A recent survey by the eDiscovery Journal revealed that less than 20 percent of respondents have a plan to preserve and collect social media. This is troubling because “by year-end 2013, 50 percent of all companies will have been asked to produce material from social media websites for eDiscovery,” according to Gartner.
But preserving social media evidence is challenging. The social media landscape is dynamic and transient. It can also be complex: a single post can incorporate several different platforms, such as a Facebook post that is simultaneously tweeted and linked to a YouTube video. Moreover, unlike internal e-mail and document systems, social media sites are hosted in the cloud. Additionally, employees may use personal devices or profiles to perform work-related tasks. For instance, a recruiter could connect with candidates through her LinkedIn account.
To prepare for these challenges, organizations should follow several best practices for incorporating social media into their litigation readiness plan.
1. Find out how your organization uses social media. Inventory the social media sites used throughout the organization. For each site, determine the custodians, their departments, and the types of data they create. Record this information on the organization’s data map.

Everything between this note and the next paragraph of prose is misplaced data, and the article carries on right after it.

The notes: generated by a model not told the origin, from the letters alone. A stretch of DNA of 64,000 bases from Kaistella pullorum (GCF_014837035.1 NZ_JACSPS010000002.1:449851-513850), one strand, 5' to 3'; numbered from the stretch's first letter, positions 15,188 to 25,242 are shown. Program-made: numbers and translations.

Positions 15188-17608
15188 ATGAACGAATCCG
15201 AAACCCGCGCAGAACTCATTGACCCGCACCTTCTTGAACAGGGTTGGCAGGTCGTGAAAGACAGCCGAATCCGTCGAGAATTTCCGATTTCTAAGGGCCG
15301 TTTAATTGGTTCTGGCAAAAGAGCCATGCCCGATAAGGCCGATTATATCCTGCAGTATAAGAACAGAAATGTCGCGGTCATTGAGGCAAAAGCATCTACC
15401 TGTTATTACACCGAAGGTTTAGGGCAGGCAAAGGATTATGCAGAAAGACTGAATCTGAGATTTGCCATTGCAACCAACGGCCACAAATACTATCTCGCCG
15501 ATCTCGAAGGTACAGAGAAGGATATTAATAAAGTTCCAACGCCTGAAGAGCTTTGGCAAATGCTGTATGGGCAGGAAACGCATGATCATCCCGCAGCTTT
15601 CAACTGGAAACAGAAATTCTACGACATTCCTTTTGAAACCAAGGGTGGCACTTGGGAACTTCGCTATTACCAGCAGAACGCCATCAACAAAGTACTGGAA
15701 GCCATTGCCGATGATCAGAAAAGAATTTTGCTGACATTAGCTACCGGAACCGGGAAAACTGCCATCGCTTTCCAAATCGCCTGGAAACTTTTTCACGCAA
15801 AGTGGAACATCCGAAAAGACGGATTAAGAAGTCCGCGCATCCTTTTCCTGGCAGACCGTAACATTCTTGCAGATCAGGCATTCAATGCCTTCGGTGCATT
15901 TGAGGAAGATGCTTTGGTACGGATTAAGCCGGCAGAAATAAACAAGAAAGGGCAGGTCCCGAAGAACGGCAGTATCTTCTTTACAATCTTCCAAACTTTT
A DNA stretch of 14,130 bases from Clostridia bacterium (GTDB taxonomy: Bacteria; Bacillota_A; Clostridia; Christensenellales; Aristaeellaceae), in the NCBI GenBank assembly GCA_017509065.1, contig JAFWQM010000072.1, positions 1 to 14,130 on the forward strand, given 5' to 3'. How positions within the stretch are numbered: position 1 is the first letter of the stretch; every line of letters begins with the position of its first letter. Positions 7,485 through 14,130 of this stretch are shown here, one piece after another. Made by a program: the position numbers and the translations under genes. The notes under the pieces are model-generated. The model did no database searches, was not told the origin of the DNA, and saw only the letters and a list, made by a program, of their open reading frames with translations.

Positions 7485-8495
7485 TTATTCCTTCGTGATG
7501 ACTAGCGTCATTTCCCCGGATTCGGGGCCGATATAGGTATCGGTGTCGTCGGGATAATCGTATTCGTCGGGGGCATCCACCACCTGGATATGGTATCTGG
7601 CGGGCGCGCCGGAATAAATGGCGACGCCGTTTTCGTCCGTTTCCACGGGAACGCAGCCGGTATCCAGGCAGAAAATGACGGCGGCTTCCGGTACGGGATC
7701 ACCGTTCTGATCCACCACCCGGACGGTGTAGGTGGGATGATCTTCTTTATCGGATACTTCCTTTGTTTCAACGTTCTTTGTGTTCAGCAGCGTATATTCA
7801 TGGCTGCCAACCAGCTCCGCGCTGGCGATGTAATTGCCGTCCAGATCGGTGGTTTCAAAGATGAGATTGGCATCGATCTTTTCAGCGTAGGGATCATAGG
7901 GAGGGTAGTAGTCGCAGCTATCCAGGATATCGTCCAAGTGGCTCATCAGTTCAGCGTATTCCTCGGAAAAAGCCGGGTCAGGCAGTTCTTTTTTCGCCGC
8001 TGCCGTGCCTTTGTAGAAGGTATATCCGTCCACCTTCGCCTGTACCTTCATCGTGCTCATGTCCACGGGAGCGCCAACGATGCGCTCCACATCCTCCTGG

2. Incorporate social media in your records retention policy and litigation hold templates. Including social media in the organization’s records retention program will help manage the volume of information stored, thus saving time and money in discovery. When setting the disposition schedule, review legal requirements to preserve social media, including regulations and rules instituted by the SEC, FDA, and FINRA.
3. Meet technical challenges with the right discovery tools. Traditional e-discovery tools cannot handle the collection and processing of social media, and manually printing images or capturing screenshots is time-consuming and costly. Instead, work with IT to establish a preservation and collection protocol. Look for tools that can not only collect but also can authenticate the evidence, create a chain of custody, capture metadata, and search and index across multiple accounts and sources. Finally, collect the data in a searchable and producible format to ensure data can be culled, tagged, and exported to review platforms.
Scrambling to establish a social media policy after a matter arises is imprudent: it can lead to indefensible decisions and incomplete collection. Establishing a policy up front will set proper expectations for the business units and employees who have to share data from their social media accounts as well as for IT, which must work closely with legal to ensure all pertinent data is captured.
About the Author
Laurie Stoni is an eDiscovery Consultant with Conduent. She can be reached at firstname.lastname@example.org.More Content by Lori Stoni